I’ve always loved books. As a child, I read a dozen books each week. I read outside, inside, in the car, in the dim light of evening and well into the night. I was an English major in college, which exposed me to a whole different world of literature. I love memoirs and post modernist fiction, cookbooks and newspaper comic collections, and have favorites from every genre. I talk about reading a lot, so naturally, I am frequently posed with the question “how do you feel about ebooks?”
I am not a voice in the chorus of “save our hardcovers!” I also, however, love having a shelf full of tangible books that I can gloat over, lend out, and dust. Just kidding, I never dust. I recognize the visceral experience that a paper book gives. I have many a fond memory that revolves around thumbing the pages and slamming the cover shut at the end of a gripping tale. It has been interesting, as an adult in this era, to watch the transformation of the printed word. There is something to be said for defending our precious, strained eyes from yet another screen. A book will never run out of battery. If you leave it in a train station, you don’t have to remotely delete your personal data. You cannot press flowers between your favorite stories on your e-reader.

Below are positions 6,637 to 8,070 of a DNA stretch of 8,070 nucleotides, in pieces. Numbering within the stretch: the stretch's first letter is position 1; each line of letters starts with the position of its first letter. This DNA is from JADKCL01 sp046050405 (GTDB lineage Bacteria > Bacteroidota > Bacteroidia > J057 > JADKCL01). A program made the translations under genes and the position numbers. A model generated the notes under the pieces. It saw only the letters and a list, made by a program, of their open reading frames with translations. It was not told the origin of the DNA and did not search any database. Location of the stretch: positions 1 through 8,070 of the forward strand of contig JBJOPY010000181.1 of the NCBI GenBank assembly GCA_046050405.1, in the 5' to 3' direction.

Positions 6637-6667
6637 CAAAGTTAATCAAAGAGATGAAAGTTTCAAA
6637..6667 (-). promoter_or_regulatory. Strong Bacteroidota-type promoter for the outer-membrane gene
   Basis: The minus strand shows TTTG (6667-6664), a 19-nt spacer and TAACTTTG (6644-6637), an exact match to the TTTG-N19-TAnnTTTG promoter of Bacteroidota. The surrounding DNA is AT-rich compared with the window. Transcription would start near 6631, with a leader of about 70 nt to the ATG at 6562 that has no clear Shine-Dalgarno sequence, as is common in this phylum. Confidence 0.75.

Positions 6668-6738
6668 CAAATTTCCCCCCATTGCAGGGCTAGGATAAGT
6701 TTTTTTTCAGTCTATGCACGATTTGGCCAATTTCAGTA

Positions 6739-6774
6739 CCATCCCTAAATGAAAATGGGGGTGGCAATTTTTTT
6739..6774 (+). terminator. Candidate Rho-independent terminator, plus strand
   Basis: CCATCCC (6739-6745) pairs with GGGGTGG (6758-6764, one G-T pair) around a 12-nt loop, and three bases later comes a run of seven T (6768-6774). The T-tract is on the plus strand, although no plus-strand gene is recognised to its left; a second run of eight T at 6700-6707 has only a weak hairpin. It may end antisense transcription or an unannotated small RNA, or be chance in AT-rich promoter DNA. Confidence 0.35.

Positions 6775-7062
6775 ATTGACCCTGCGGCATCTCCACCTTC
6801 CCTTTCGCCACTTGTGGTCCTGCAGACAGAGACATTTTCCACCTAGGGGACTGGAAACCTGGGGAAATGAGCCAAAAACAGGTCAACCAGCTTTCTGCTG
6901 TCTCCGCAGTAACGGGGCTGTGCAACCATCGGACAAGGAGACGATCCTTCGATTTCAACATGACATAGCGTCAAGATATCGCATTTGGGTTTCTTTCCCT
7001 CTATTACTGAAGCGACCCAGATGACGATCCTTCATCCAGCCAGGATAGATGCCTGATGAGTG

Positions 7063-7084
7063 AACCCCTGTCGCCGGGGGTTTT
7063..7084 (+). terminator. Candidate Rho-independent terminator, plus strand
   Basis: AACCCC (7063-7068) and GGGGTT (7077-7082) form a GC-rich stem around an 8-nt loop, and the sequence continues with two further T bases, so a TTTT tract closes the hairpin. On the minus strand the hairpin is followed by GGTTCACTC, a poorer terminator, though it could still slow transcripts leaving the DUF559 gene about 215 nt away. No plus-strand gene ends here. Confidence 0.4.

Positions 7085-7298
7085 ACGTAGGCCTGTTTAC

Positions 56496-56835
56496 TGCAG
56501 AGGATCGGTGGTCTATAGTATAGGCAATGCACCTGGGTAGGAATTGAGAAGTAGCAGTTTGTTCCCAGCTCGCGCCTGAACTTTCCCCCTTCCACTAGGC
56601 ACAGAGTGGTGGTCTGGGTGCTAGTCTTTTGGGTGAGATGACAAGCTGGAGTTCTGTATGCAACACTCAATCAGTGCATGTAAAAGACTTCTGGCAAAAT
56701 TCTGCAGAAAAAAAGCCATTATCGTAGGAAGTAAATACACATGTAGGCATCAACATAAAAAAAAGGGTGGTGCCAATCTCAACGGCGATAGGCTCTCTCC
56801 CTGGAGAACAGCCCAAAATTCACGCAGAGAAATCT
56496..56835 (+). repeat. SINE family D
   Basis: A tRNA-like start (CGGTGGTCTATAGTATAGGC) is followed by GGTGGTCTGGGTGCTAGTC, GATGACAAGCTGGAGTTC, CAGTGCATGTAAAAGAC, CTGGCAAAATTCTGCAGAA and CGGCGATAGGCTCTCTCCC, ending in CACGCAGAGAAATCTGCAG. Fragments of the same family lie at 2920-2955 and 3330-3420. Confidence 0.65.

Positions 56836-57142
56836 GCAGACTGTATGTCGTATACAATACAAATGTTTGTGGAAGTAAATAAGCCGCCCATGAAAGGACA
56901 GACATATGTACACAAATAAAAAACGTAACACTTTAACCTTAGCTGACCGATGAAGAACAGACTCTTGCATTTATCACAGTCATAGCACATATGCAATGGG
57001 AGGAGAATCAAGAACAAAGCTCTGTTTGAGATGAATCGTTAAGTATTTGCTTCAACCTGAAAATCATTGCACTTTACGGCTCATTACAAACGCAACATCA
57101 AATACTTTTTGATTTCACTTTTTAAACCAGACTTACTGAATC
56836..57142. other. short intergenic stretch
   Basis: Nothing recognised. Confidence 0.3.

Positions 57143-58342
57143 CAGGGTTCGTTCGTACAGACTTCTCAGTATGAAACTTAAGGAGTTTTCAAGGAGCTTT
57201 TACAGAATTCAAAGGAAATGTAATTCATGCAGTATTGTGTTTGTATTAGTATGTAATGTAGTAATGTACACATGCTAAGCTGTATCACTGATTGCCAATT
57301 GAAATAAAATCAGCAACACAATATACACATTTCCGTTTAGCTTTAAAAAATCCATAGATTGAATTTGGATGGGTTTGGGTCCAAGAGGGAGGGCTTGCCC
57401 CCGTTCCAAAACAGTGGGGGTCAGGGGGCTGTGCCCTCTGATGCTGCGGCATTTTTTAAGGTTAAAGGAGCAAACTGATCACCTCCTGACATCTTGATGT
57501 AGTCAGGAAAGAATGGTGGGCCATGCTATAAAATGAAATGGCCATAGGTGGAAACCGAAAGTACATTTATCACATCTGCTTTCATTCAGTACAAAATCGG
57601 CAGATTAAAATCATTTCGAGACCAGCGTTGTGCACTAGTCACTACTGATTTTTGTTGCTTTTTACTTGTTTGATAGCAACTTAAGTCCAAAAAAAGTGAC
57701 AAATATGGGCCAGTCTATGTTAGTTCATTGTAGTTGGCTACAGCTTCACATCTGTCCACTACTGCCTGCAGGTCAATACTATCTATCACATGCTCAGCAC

However, I’ll shout it from the rooftops. I love my Kindle.
The grown up child-me, whose carry-on luggage was just a backpack full of books, loves the ability to carry hundreds of volumes at any given time in my purse. I like the instantaneousness of my electronic books. The joy of acquisition is amplified by the idea that I’ll be able to read that book whenever and wherever the fancy strikes me. While I don’t get to go fight the lines in the excited crowd for a midnight release, which was a great part of the excitement for new Harry Potter books in my youth, I am still very excited that I will have Harry Potter and the Cursed Child delivered to my e-reader immediately on July 31st.
The dawn of the e-book brought about a wave of fear from bibliophiles everywhere. However, the data seems to say we have nothing to fear. While there has been backlash of the digital age (RIP Borders and B. Dalton), it seems that we are in a happy middle point. Phillip Jones of The Guardian said it beautifully in his post on the relationship between e-books and printed books “[readers] have proved to more promiscuous and more flexible in what and how they read than anyone predicted.”
What are you reading?
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